As it begins its fourth season on HBO, “Silicon Valley” is consciously trying to reinvent itself; by the end of the first episode, which aired last Sunday, Pied Piper founder Richard Hendricks finds himself starting from square one on a new idea, potentially losing his friends and co-founders in the process.
On the latest episode of Recode Decode, hosted by Kara Swisher, the show’s cast and creators talked about why things had to change, and what’s ahead. Speaking with Swisher in front of a live audience in San Francisco were Thomas Middleditch, who plays Richard; Kumail Nanjiani, who plays Dinesh; Martin Starr, who plays Gilfoyle; Zach Woods, who plays Jared; Amanda Crew, who plays Monica; and the executive producers, Mike Judge, Alec Berg and Clay Tarver.
“You want to maintain the core of what people like about the characters and not be so reiterative that it feels like, ‘Oh, Jesus, this shtick again,’” Woods said. “And I think one thing that these guys [Mike, Alec and Clay] are amazing at is expanding the characters in a way that makes it feel novel, without abandoning the thing that was the initial point of interest in the character.”
Judge said keeping the show relevant can be a challenge, especially when so much of the tech world is newly captivated by President Trump. But he didn’t rule out the possibility that “Silicon Valley” might tackle topics like H-1B visas in the future.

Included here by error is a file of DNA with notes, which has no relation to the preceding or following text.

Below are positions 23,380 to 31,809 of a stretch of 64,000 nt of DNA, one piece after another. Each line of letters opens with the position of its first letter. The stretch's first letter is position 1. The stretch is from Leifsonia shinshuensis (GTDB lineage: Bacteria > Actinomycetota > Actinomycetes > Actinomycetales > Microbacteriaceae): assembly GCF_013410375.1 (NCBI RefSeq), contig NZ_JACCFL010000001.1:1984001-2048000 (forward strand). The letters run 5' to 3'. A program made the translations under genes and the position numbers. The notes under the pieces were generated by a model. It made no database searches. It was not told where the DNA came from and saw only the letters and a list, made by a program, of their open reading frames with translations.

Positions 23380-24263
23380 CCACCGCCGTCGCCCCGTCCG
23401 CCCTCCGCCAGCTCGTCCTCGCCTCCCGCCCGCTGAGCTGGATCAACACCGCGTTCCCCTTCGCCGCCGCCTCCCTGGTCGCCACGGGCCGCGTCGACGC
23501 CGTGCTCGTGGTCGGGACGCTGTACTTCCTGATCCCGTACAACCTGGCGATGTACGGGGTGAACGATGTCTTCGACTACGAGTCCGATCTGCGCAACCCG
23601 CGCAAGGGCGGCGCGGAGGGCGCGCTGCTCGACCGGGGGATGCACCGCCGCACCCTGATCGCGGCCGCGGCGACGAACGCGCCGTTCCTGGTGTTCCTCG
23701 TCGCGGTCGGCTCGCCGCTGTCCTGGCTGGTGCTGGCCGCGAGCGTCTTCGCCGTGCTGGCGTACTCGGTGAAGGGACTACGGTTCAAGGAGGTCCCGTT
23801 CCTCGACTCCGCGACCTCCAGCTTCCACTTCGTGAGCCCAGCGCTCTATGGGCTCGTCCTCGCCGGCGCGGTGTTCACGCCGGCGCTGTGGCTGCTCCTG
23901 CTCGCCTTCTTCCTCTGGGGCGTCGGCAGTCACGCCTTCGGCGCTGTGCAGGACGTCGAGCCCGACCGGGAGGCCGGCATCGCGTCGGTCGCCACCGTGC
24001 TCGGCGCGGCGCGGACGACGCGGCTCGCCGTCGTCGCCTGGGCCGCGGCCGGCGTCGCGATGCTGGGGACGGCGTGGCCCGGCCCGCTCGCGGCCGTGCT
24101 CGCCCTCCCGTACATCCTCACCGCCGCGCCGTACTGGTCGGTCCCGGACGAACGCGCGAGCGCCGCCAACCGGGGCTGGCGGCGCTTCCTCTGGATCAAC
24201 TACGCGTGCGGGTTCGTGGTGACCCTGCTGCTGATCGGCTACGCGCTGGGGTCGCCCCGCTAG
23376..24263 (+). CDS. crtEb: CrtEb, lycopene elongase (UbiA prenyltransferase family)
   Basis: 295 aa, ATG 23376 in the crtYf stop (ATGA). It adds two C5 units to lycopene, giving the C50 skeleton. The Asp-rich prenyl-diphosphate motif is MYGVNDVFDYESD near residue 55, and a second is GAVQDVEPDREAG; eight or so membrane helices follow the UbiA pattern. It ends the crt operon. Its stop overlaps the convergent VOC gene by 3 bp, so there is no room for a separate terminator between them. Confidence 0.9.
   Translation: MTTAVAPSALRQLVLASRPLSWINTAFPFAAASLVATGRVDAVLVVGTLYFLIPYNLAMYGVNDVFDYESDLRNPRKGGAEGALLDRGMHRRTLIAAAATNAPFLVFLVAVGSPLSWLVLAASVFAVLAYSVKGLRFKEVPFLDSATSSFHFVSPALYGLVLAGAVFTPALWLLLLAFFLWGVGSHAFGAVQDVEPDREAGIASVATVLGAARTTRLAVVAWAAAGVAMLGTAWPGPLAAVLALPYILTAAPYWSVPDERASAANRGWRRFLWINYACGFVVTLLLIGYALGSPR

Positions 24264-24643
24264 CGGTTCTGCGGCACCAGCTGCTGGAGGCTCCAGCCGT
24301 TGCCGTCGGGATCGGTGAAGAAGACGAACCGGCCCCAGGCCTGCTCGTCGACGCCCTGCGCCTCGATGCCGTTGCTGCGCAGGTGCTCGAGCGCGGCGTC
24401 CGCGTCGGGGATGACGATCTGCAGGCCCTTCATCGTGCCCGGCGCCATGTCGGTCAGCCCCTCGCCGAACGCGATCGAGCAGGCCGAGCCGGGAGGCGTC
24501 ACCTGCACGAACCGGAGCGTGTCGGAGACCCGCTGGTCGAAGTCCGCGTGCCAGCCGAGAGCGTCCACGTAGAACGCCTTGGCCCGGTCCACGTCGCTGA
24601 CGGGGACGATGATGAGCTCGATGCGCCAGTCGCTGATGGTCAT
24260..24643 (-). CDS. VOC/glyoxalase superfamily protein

“We don’t start writing until the end of June, for the next season,” Judge said. “I think we’re going to have to take a month or two and just let all of this stuff steep, and then figure out what of it is resonating. We write the show months before we shoot it, and we shoot it months before it airs, so it’s hard to be topical. The things that we draw on have to be something that will last, so we can’t really chase trends.”
“You’ll see our United episode a year and a half from now,” Nanjiani said.
Middleditch said the past year has made him more apprehensive about technology, and whether the invasive potential of the real Silicon Valley is worth the benefits.
“Just because I watched something [on YouTube] for 10 seconds and went ‘Ah, you’re right, life is terrible!’ they’re like, ‘Have more! Haha! Watch the world burn, my friend!’” Middleditch said. “[It’s] not only YouTube — Instagram, Facebook, Twitter, all of these things are sort of silently collecting data of anything from name/address to what you like/dislike, all of that stuff. It is so Big Brother-orian.”
“There are protections on ISPs selling that data they have on us, and that is never going to go away,” Nanjiani said.
“But Tommy’s right,” Woods added. “If you watch just, like, 10 or 11 videos of dog fights, all of a sudden you’re getting all these weird Facebook invites.”
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This article originally appeared on Recode.net.